Mobility is an inherent feature of our times, and will only increase in the future. It is something we all have an interest in encouraging but it is also something we need to manage. Schengen is one of the greatest and the most tangible achievements of European integration.
In the context of the current geopolitical instabilities that we face, we all share the same challenges – particularly on fighting irregular migration, better managing our borders and fighting organised crime and terrorism. We share a common history, and our future can only be shared and European too.
I considered it appropriate to call this press conference in order to inform you about a dark case that casts a shadow over Greek society, undermining democracy, the institutions and the dignity of public persons.
New figures published today by the European Asylum Support Office (EASO) show a significant decrease in the number of asylum applications made in the EU in 2017. In total, 706,913 asylum applications were recorded in EU Member States, Norway and Switzerland in 2017, a 43% decrease compared to 2016.
We had constructive discussions on the EU's asylum system, on the external dimension of migration, and on border management – key issues that we will have to work on in the coming 5 months.
It is a very important informal meeting of the Ministers of Interior that will take place here in Sofia. We have to find a way to agree in setting up and adopting a Common European Asylum System.
It is my honour to open today’s event marking the International Holocaust Remembrance day. It is a day that we must mark and honour not just every year. It is a memory and responsibility that we must carry and uphold every day in everything we do.
Better protecting our citizens is at the very heart of our common work and a number one priority. That is why the role of your Committee is extremely important, and I look forward to your final report.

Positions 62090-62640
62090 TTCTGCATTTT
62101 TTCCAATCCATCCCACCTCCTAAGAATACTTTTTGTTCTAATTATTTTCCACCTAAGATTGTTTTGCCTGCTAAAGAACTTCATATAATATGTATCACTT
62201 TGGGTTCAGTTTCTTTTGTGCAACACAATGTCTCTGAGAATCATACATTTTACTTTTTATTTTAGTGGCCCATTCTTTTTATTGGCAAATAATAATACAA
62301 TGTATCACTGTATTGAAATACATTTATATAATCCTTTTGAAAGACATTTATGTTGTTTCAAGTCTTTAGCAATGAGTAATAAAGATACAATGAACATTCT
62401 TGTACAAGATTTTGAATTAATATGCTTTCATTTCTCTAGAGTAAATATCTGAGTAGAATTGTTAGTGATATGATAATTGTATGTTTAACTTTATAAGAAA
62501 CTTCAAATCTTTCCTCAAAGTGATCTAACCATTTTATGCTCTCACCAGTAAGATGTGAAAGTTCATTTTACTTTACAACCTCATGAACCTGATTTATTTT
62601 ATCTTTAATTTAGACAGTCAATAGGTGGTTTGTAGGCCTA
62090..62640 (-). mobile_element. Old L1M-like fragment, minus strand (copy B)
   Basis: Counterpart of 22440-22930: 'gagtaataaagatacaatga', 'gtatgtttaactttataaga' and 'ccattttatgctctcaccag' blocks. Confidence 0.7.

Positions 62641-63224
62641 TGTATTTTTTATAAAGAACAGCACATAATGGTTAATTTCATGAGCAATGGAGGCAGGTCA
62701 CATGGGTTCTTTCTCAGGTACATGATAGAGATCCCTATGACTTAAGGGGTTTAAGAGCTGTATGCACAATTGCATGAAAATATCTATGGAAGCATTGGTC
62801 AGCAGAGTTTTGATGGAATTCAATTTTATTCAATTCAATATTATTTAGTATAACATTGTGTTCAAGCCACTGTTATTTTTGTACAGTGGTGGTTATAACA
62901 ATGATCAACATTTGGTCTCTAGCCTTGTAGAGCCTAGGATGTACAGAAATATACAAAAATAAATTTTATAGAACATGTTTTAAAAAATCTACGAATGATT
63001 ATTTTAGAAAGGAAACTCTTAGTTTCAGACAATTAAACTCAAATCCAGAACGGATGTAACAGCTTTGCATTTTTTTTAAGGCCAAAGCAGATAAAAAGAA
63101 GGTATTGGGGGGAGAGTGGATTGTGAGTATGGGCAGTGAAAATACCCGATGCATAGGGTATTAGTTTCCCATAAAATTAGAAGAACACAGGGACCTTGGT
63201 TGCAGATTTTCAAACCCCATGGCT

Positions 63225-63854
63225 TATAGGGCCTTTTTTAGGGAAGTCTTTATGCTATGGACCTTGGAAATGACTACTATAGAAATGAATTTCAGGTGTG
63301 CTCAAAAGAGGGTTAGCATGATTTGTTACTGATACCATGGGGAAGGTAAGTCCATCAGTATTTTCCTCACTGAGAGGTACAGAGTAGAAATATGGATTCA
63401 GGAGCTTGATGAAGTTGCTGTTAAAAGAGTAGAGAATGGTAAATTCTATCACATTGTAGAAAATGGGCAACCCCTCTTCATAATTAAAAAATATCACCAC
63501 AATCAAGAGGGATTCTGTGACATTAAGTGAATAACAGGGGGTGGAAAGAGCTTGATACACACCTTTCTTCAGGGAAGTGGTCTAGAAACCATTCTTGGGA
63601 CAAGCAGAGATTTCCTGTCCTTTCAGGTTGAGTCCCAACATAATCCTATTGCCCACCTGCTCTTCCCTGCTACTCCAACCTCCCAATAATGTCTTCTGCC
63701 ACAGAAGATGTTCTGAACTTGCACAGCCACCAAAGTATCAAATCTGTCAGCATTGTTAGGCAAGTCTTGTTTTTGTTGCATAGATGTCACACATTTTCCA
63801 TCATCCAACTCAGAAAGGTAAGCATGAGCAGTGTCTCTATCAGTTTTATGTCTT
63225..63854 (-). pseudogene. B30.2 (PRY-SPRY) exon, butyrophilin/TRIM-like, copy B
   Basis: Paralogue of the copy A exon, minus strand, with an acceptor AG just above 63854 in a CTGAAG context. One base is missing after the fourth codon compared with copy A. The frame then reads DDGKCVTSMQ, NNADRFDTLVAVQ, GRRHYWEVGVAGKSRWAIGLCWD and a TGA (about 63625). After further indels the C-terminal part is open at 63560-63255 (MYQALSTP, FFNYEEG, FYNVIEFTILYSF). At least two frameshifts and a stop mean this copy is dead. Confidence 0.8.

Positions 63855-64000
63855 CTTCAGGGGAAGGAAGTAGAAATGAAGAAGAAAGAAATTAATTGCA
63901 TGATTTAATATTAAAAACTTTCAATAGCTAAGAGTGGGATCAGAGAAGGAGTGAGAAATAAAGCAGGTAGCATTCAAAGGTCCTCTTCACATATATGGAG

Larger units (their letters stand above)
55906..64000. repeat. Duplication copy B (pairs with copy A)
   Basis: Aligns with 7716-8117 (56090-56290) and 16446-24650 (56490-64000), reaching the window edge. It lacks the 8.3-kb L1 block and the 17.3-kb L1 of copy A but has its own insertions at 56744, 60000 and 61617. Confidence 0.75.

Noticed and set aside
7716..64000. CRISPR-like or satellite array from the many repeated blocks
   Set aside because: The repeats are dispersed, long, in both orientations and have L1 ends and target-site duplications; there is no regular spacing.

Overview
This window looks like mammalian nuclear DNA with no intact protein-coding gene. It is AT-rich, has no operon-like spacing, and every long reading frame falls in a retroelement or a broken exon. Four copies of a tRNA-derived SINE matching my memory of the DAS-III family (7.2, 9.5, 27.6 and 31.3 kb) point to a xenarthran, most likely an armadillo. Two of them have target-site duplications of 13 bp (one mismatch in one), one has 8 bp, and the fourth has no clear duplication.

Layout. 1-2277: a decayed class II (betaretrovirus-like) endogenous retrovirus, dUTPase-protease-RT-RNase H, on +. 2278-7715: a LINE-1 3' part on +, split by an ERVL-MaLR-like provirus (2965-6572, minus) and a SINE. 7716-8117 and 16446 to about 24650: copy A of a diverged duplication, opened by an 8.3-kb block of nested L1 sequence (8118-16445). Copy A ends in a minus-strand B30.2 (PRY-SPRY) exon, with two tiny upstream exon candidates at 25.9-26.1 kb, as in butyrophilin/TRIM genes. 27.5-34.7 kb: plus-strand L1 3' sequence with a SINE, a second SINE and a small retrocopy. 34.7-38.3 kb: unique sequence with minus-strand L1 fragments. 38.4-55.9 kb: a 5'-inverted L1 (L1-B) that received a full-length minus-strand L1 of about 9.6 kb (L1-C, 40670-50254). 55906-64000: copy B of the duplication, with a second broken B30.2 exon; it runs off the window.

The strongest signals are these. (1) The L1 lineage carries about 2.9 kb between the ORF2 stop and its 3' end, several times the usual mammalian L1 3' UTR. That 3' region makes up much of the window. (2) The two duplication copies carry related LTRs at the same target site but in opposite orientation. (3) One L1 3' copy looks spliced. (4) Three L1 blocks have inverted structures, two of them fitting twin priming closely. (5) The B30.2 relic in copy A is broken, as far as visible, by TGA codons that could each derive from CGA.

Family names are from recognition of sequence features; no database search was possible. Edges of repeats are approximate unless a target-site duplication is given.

It is my pleasure to be back in this Committee to discuss with you the financial year 2016. Let me first thank the European Court of Auditors' Rapporteur, Mr Itala, for his in-depth analysis and presentation of spending in the area of migration and home affairs.
Our debate today is very timely and I would like to thank once again this House for its continuous active interest and support in our joint fight against this odious phenomenon. We will agree in this room that when dealing with trafficking in human beings what really counts is actions and results, more than intentions and words.
I know many of you well from the excellent cooperation we established since 2015 in the EU Internet Forum. It is a pleasure to be here today in larger company. You have created platforms that changed our world forever.
This is an important event, and I wish to thank Marianne for the excellent cooperation that we have on this important issue. You know as well as I do, that it is not easy to talk about integration these days.
The refugee crisis in Europe may be subsiding, but migration globally will not stop. Today, on International Migrants Day, more than 244 million people are living outside their country of birth. Human mobility will increasingly define the 21st century. If we want to be ready for it, we need to start preparing now.